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Democrats narrow vote gap in crucial state Senate race

By Tom Precious

ALBANY – It seems so rare when the sport we call Albany politics is not just a truly predetermined card game. But, now, we have the Senate 46th.

After counting wrapped up a short while ago tonight in Ulster County, Republican George Amedore’s lead in the Senate race against Democrat Cecilia Tkaczyk is now down to a mere 110-vote difference (or 111 if you believe the GOP count). That is down from a 920-vote lead the GOP candidate held before paper ballots started being opened yesterday in Kingston, the county seat of Ulster and, of course, New York’s first state capital in the 1770s.

In either a sign of election law brilliance or desperation, the GOP lawyers challenged the legality of 462 paper ballots – a combination of absentee and affidavit votes – in just Ulster alone. Overall in the five counties that make up the new Senate district, Democrats say the GOP has set aside 660 paper ballots they say should not be counted for a variety of election law violations. Democrats, meanwhile, objected to 204 paper ballots in the five counties.

That means a state judge in Montgomery County -- on Thursday -- will start to determine which of those contested ballots will be counted and which will go in the garbage.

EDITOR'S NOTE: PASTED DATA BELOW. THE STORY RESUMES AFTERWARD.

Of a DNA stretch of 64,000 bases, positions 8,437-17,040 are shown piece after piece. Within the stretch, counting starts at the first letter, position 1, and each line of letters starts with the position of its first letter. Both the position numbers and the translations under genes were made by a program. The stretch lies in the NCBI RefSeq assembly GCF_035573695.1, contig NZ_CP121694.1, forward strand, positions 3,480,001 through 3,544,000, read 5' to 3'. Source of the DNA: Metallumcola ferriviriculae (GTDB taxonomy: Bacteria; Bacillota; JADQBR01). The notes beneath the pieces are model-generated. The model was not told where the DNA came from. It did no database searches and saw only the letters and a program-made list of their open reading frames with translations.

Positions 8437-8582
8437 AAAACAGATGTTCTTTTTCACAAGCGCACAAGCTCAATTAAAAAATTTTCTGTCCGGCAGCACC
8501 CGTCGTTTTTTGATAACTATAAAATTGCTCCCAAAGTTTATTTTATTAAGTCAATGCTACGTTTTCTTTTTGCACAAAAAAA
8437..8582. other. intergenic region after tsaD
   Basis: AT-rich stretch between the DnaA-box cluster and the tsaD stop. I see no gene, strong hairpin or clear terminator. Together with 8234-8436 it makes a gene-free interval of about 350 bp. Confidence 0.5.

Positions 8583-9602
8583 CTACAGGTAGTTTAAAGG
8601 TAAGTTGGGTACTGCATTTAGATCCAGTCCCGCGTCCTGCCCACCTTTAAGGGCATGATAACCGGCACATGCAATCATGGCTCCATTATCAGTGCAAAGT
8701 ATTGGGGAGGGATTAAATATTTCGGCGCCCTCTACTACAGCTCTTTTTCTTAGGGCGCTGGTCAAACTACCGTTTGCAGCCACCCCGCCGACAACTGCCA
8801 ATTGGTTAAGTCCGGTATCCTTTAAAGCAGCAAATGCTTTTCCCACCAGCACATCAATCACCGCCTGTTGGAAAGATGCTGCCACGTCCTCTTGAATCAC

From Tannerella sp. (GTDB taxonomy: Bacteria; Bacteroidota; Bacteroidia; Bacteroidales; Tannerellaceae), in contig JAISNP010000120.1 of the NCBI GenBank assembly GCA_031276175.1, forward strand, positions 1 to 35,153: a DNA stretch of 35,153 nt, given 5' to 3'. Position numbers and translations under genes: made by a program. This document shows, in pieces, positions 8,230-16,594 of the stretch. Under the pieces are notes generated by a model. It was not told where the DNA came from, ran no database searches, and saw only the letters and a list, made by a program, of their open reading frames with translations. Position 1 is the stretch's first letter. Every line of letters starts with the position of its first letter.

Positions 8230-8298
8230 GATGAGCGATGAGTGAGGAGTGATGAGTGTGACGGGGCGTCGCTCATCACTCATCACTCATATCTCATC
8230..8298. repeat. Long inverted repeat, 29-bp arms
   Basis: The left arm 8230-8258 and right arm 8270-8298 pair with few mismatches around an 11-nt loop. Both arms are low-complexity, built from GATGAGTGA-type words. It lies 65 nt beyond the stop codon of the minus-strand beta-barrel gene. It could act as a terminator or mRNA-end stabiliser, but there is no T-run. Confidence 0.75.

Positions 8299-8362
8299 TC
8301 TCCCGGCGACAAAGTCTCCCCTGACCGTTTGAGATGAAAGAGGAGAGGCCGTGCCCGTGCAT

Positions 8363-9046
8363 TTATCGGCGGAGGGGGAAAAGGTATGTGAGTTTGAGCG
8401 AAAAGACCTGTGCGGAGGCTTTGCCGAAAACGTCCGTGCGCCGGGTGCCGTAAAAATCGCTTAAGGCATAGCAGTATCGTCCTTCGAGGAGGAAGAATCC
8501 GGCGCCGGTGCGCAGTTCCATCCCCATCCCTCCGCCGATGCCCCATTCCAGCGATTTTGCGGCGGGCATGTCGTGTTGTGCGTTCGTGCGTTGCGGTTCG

That decision will determine which party controls the state Senate come January.

UPDATE: Lawyers from both sides will take part in a conference call with the judge later today to start working out procedural issues for how the uncounted ballots will be handled.

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About Politics Now

Robert J. McCarthy

Robert J. McCarthy

A native of Schenectady, Robert J. McCarthy came to The Buffalo News in 1982 following a six-year stint at the Olean Times Herald. He is a graduate of St. Bonaventure University, and has been covering local, state and national politics since 1992.

rmccarthy@buffnews.com


Tom Precious

Tom Precious

Tom Precious joined The Buffalo News in 1997 as bureau chief at the state Capitol, where he covers everything from statewide politics and state government fiscal affairs to health care, environmental and municipal government matters. Prior to The News, he worked for news outlets in Albany and Washington, DC.

tprecious@buffnews.com


Jill Terreri

Jill Terreri

Jill Terreri is an Amherst native and has covered politics and government in upstate New York since 2003. She joined The Buffalo News in 2012 and covers City Hall.

@jillterreri | jterreri@buffnews.com


Jerry Zremski

Jerry Zremski

Jerry Zremski, The Buffalo News Washington bureau chief, has reported from the nation's capital since 1989 after joining The News as a business reporter in 1984. A graduate of Syracuse University, Zremski is a former Nieman fellow in journalism at Harvard University. In 2007, he served as president of the National Press Club.

@JerryZremski | jzremski@buffnews.com

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